Over the last four decades, National Association of Nigerian Students (NANS) has been a major and strategic voice in the Nigerian history of struggles for genuine political freedom, economic emancipation, good governance, observance of fundamental human rights, as well as clamor for honour and respect from international community.
Their most historic moment came during the military regime of Gen Olusegun Obasanjo, when Segun Okeowo led Nigerian students into the streets to demand for the resignation of the then Education Minister, Colonel Ahmadu Ali, who was tagged a misfit in that ministry, on account of his implementation of draconian policies subjecting students to pains, agonies and tribulations.
Though Ahmadu Ali escaped, the shutting down of the entire nation for weeks then sent frightening signals to the government that the worst could have happened, if the government had continued to refuse to acknowledge that NANS was a major stakeholder in the running of the nation affairs.
It’s in the same light that we situate the present NANS’ ultimate mandate to the South African government to relocate their businesses from Nigeria, with a clear warning that failure to do so would result in those business going up in flames, on account of that country’s unabated xenophobic actions on the citizens of Nigeria there and general hostility on to the Nigerian nation.
The world recalls that close to 130 Nigerians have lost their lives through this heinous crime. Ironically, if there is any nation that should be eternally grateful and totally committed to the Nigerian cause, it’s obviously South Africa and its neighbors- Namibia, Zimbabwe, etc. Recall that on these nation’s roads to Independence, Nigeria then had no other foreign policy she professed other than “African remains the Centre Piece of her Policy” with South Africa’s emancipation as the main focus.
moves and shuttles by Nigerian government and its officials to ensuring solutions have been rebuffed to date. There is no gainsaying the fact that the South African government and her people detest and have profound hatred for anything Nigeria and her people, for no other reason other than inferiority complex. Therefore, if diplomacy has failed in its entirety, why must we halt the patriotic zeal of NANS to explore other possibilities?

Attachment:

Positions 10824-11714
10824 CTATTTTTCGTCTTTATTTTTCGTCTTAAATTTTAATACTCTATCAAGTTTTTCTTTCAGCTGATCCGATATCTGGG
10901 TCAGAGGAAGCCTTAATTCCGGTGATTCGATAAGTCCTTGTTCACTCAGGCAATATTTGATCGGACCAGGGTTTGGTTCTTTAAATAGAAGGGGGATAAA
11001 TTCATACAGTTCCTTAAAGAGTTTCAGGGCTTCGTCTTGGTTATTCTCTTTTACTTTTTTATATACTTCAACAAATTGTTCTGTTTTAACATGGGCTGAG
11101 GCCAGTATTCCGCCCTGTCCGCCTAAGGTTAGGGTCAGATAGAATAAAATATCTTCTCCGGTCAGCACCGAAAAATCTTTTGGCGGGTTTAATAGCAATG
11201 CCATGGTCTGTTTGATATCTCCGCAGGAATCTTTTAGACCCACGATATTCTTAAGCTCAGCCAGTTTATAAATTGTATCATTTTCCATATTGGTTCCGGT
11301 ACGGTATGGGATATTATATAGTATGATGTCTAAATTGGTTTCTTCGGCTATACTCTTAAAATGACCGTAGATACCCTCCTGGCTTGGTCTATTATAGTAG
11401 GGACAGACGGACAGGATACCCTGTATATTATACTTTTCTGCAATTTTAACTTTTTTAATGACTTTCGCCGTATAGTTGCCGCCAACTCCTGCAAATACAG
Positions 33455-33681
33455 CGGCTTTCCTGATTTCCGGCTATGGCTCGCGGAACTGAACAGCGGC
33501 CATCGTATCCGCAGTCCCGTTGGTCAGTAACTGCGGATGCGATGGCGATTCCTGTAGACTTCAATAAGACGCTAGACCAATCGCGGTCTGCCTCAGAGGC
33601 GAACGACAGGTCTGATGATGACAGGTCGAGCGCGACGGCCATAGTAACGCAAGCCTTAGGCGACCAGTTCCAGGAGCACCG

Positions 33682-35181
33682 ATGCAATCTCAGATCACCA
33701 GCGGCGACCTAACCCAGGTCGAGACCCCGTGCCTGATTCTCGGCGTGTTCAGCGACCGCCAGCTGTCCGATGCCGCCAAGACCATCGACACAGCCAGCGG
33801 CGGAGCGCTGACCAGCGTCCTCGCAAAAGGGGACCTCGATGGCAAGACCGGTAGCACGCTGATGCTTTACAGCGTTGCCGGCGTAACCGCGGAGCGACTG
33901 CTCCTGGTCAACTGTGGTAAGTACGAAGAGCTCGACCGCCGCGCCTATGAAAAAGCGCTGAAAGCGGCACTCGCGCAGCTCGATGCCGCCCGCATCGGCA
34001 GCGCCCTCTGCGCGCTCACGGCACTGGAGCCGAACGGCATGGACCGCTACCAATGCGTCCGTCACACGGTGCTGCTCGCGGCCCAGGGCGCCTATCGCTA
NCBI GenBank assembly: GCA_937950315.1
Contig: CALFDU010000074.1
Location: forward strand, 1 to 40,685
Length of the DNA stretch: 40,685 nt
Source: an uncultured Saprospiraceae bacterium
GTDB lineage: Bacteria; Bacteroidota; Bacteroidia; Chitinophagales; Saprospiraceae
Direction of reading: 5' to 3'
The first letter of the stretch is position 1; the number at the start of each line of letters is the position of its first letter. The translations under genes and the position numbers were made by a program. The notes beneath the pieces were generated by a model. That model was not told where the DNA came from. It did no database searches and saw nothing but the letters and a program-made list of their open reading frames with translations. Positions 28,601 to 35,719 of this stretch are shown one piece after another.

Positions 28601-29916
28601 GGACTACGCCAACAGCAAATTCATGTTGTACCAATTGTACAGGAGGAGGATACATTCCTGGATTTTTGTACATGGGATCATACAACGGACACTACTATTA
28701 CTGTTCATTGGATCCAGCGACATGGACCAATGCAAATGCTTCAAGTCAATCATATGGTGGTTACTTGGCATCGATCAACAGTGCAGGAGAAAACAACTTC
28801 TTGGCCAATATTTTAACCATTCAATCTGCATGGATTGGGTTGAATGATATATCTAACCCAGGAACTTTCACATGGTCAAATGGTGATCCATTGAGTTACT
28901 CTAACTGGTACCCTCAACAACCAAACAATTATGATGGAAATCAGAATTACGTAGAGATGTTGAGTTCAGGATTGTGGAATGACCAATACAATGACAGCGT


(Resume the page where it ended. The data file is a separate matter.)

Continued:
If shutting down completely South Africa’s business interests in Nigeria would produce solution, why not? DS and Shoprite are two of South Africa’s business concerns in Nigeria that have obviously struck goldmines. The Nigerian government provide is an enabling environment for them to flourish and blossom, despite the fact that DS in particular has been over the years, been deployed as an instrument of exploitation and naked extortion on the Nigerian people, as the services rendered are never commensurate with the astronomical rate being charged. In fact, Nigeria remains the only country across the world where DS achieves its yearly super profit.
There comes a defining moment when a people desirous of liberation from oppression and frustration must embrace change. May be that turning point has come when Nigeria people must start looking beyond ephemeral and short-term comfort and entertainment offered by DS and Shoprite. The Nigerian business community must seize this momentum by bracing up to that future that would have zero presence of South Africa business interests in Nigeria.
It’s incumbent on us as a people to rise in unison and call the bluff of South Africa government and her people.
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